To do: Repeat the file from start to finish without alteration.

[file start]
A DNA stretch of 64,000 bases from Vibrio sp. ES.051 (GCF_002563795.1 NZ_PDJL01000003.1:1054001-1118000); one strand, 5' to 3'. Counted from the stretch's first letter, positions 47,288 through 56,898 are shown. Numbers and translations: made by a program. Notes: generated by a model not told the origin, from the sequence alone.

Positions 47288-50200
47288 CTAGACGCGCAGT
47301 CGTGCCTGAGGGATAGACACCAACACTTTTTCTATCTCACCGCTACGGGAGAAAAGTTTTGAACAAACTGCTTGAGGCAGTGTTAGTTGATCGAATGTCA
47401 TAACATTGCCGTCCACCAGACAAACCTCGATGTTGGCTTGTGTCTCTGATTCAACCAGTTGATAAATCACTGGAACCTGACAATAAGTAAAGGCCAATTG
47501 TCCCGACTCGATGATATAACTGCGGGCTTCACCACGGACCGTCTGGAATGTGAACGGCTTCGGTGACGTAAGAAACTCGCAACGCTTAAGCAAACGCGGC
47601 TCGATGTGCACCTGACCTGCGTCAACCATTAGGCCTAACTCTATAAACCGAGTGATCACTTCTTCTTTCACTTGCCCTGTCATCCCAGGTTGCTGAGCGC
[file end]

A DNA stretch of 64,000 bases from Vibrio sp. ES.051 (GCF_002563795.1 NZ_PDJL01000003.1:1054001-1118000); one strand, 5' to 3'. Counted from the stretch's first letter, positions 47,288 through 56,898 are shown. Numbers and translations: made by a program. Notes: generated by a model not told the origin, from the sequence alone.

Positions 47288-50200
47288 CTAGACGCGCAGT
47301 CGTGCCTGAGGGATAGACACCAACACTTTTTCTATCTCACCGCTACGGGAGAAAAGTTTTGAACAAACTGCTTGAGGCAGTGTTAGTTGATCGAATGTCA
47401 TAACATTGCCGTCCACCAGACAAACCTCGATGTTGGCTTGTGTCTCTGATTCAACCAGTTGATAAATCACTGGAACCTGACAATAAGTAAAGGCCAATTG
47501 TCCCGACTCGATGATATAACTGCGGGCTTCACCACGGACCGTCTGGAATGTGAACGGCTTCGGTGACGTAAGAAACTCGCAACGCTTAAGCAAACGCGGC
47601 TCGATGTGCACCTGACCTGCGTCAACCATTAGGCCTAACTCTATAAACCGAGTGATCACTTCTTCTTTCACTTGCCCTGTCATCCCAGGTTGCTGAGCGC